The county signed an agreement with a second company linked to O’Brien -- Detention Management LLC -- to operate the jail. The contract says that company is to be paid a $21,469 monthly management fee from the detention center’s revenue. The company is also responsible for working with ICE and the U.S. Marshals Service to steer more detainees to the detention center, Whitley said. The company’s website lists O’Brien as one of its leaders. No one from that company's Atlanta office responded to a request for comment this week. A third company connected to O’Brien -- Correctional Center Consultants LLC -- was hired to help manage the project, bond records show. O’Brien is the company’s managing member.
Over the past few years, U.S. Sen. Johnny Isakson and U.S. Rep. Jack Kingston have gone to bat for the center, writing Homeland Security Secretary Janet Napolitano about its ability to house ICE detainees. Isakson got involved in 2010 when Irwin County officials informed his office that Alabama officials -- facing the loss of about $5 million in annual federal funding and 41 county jobs -- were trying to get ICE to change its plans to move many of its detainees from an Alabama jail to the detention center in Ocilla.
Isakson said he was not aware of the Ocilla center’s financial problems when he intervened. A spokesman for Kingston said the congressman was also unaware of those problems when he got involved.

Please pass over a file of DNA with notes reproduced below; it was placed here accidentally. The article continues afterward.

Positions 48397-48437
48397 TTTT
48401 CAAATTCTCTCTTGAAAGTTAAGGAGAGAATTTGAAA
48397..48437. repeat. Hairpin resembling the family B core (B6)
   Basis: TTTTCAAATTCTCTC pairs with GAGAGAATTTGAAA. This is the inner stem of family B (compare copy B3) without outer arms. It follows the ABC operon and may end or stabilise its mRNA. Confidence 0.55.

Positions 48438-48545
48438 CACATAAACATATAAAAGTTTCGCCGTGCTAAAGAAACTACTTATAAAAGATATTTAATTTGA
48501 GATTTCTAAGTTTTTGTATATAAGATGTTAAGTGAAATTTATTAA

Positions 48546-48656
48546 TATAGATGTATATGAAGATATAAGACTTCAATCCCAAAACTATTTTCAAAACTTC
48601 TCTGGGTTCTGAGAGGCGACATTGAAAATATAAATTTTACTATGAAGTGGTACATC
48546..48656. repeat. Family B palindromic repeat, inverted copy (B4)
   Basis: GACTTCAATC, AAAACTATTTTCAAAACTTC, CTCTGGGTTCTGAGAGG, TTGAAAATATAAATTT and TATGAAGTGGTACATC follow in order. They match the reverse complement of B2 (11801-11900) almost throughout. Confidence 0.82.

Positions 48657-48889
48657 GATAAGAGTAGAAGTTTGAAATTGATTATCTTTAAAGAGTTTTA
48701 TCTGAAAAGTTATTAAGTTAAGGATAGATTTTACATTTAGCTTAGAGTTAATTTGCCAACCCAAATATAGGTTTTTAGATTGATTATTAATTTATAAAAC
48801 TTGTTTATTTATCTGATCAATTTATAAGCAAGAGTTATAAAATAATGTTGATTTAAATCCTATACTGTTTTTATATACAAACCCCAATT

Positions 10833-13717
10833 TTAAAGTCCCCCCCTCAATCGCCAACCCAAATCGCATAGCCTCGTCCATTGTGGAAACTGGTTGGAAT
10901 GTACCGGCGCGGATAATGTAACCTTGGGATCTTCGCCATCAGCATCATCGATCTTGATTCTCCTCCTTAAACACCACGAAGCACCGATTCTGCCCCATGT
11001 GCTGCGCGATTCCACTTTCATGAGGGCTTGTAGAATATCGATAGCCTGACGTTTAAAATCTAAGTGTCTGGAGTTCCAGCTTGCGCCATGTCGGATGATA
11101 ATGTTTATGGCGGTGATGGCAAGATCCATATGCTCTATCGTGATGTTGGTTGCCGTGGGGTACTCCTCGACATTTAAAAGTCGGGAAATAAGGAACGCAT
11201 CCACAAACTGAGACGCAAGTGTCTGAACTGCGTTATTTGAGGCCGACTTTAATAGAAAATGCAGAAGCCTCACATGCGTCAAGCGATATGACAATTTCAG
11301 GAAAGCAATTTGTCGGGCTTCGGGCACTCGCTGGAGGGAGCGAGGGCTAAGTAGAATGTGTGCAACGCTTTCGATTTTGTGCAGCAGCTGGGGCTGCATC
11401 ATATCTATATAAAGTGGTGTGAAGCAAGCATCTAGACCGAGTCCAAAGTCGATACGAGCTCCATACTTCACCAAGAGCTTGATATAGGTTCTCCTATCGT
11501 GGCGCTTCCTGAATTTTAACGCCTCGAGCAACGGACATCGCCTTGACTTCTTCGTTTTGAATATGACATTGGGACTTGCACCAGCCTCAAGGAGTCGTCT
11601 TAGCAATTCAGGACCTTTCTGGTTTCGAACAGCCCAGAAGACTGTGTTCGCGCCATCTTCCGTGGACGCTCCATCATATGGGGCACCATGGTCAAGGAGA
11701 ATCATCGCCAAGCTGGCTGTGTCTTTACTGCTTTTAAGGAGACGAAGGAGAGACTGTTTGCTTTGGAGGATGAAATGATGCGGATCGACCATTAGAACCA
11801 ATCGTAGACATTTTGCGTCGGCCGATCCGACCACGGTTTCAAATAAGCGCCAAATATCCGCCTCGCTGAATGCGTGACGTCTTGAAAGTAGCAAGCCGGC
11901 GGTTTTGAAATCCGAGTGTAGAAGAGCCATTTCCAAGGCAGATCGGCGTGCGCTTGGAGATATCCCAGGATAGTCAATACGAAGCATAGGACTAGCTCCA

The financial strains surrounding the facility were not apparent Thursday, when the warden gave an Atlanta Journal-Constitution reporter and a photographer a roughly one-hour tour. Clad in orange uniforms, dozens of ICE detainees played spirited games of soccer and volleyball in a fenced-in courtyard. Inside, other men were engrossed in checkers and card games. In another wing, female detainees made cards for their families using brightly colored construction paper.
The center sits outside of town, within view of grazing cows. The warden -- Barbara Walrath -- said she has everything she needs to run the detention center safely and securely.
"Operationally, nothing has changed," she said.
Meanwhile, a spokeswoman for the U.S. Marshals Service said her agency will make plans to move its 295 inmates to other locations if financial troubles put their safety in jeopardy. The inmates include men and women from Georgia, South Carolina and Tennessee. Some are awaiting trial on alleged probation violations, white-collar crimes and offenses related to drugs, sex and weapons. Others have been convicted and are awaiting transfer to other federal prisons.
The detention center also holds an average of 350 detainees a day for ICE. Some have already been ordered deported while others are still fighting in court to remain in the U.S. If the center in Ocilla is closed, those detainees will be sent to other ICE detention centers in Georgia, North Carolina or South Carolina, ICE officials said.
County officials hope that if the Irwin Detention Center is sold at auction the buyer will continue to operate it as a detention center. No offers have been made, however, and no potential buyers have been identified, Whitley said.
The detention center is Irwin’s third-largest employer behind its public school system and the Irwin County Hospital, said Hazel McCranie, president of the Ocilla-Irwin Chamber of Commerce. It employs people from Irwin and neighboring counties as office and kitchen workers, security personnel and drivers, she said.
“It’s a vital part of this community,” she said. “I need those 200 jobs here. That’s a lot of people. We are only a community of around 10,000 [people], city and county. So you take something like that out and it is major.”